Freisa is another lesser-known Italian variety, this time red and exclusively Piemontese. It is often described as “challenging”, a polite term for weird and sometimes undrinkable. It can be dry or sweet, still or fizzy. Traditional versions were often sweet to mask the tart acidity and swingeing tannins. Good modern versions such as the very enjoyable one below have light tannins and good acidity, balanced nicely by delicate sweet-sour fruit. I certainly enjoyed my bottle.

Dão is a region and not a grape. Once the source of inexpensive and fairly average wines, it now makes some of the best wines of Portugal, both red and white. The climate is temperate and the soils sandy over granite. Whatever the reason, I find the wines an ideal mix of ripe fruits, good acidity and light tannins; great to serve with all kinds of food, and usually very reasonably priced. Quinta de Saes is made from a blend of equal quantities of tinta roriz, touriga nacional, alfrocheiro and jaen, all indigenous Portuguese grapes.

Friulano 2018, Volpe Pasini, Friuli Colli Orientale

12.5 per cent, €15.50

Fresh and fruity, with textured rounded pears, bitter almonds and good clean acidity. A great aperitif, or with cold meats.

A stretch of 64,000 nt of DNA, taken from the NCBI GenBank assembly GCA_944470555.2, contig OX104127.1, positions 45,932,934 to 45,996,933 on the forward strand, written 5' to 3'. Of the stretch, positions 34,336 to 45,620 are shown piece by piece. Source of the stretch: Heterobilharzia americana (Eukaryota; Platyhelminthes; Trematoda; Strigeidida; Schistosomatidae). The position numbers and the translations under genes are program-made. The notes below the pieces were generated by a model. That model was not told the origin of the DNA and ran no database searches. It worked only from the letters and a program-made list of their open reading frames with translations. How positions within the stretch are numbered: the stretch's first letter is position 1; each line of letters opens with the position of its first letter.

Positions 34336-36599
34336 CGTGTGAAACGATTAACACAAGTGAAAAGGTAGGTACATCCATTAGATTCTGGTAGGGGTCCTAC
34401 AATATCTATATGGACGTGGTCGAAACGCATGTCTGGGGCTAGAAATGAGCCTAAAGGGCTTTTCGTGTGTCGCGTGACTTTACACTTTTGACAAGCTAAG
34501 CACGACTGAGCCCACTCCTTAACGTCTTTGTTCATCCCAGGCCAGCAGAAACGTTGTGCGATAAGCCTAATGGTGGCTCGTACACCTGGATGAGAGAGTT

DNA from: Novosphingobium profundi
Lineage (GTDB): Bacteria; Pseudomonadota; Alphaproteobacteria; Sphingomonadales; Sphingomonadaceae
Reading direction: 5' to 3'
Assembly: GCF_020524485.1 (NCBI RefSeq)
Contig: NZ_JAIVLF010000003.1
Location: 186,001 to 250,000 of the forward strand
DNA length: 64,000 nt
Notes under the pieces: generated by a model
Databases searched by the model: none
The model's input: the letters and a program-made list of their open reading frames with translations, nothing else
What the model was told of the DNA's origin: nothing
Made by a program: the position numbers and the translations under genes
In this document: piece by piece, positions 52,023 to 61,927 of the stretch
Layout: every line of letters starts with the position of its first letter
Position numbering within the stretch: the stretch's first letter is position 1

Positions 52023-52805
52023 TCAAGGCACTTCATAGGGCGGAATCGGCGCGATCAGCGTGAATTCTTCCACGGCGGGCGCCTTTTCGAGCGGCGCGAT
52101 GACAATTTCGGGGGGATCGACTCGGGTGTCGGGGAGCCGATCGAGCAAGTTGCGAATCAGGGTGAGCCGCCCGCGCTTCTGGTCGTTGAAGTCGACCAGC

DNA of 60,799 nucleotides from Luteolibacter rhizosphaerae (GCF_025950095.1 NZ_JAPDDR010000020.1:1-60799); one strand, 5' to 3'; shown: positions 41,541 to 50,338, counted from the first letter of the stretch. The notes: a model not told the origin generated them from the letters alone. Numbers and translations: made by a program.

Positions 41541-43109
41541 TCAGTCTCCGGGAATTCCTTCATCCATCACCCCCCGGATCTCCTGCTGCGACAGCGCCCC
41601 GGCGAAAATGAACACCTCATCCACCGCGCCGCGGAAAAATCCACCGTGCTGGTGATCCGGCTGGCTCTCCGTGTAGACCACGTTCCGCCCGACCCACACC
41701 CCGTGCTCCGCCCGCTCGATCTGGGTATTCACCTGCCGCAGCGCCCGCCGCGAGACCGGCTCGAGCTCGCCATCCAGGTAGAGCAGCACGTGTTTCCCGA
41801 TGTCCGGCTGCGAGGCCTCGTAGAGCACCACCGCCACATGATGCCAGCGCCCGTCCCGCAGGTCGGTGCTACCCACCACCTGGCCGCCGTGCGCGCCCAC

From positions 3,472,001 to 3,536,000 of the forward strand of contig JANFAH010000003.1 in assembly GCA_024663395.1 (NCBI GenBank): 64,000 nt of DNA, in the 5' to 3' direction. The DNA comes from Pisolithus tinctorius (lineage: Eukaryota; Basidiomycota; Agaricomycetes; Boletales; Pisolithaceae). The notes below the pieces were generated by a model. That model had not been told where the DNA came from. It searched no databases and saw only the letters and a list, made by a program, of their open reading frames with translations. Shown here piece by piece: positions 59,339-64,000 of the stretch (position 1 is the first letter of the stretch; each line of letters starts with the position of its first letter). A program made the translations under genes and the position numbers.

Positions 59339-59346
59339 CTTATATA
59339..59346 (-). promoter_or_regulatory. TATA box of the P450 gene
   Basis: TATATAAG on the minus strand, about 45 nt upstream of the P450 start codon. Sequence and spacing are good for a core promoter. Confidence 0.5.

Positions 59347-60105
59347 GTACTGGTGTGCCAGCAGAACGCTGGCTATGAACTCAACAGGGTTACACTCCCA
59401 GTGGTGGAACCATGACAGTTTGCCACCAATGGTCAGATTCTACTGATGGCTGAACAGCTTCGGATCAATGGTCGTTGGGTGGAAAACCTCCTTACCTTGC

From: Wines on the Green, Dublin 2,; Blackrock Cellar, Co Dublin,; Sweeneys, Dublin 3,

Freisa d’Asti Secco 2015, Tenuta Olim Bauda

13.5 per cent, €24.95

Lifted raspberry aromas and elegant raspberry and rosehip fruits, with light drying tannin and a pleasant tartness. Different and very delicious. Try it with a mushroom risotto.

From: Mitchell & Son, Dublin 1, and Sandycove, Co Dublin, and at Avoca, Kilmacanogue, Co Wicklow, and Dunboyne, Co Meath;

Old Vine Reserve chenin blanc 2018, Ken Forrester Vineyards, Stellenbosch

13.5 per cent, €17.95

Medium- to full-bodied with textured peaches and apricots, a touch of spice and good cleansing acidity. Great with mild creamy curries, chicken korma or Cape Malay chicken curry.

From: O’Briens,

Quinta de Saes Tinto 2016, Dão

13 per cent, €18.99

Classic Dão flavours of sweet-sour dark cherries, blackberries and damsons. A very moreish refreshing red wine with the acidity to cut through fatty foods. Try this one with porchetta or a roast of pork.

From: Kellys, Dublin 3,; Clontarf Wines, Dublin 3,; Deveneys, Dublin 14; Green Man Wines, Dublin 6,; Crafted, Bennettsbridge, Co Kilkenny

Posted in: Irish Times

Leave a Comment (0) →

Chinese, Swiss and Brazilian wine all hit the right notes

First published in The Irish Times, Saturday 14th September, 2019

Magazine wine September 2019. Brazilian Soul Premium Selection Tannat, Garzón Tannat Reserva, Petite Arvine 2017 from Domaine René Favre and Pretty Pony from Kanaan Winery

The world of wine has been changing and enlarging to include countries and regions that heretofore have never appeared in any wine guide. In recent months I have tasted wines from China, India, Syria, Brazil, Uruguay, Switzerland, Croatia, Slovenia, Bulgaria, Lebanon, Majorca, Tenerife and Wales. Most of them were drinkable; some were outstanding.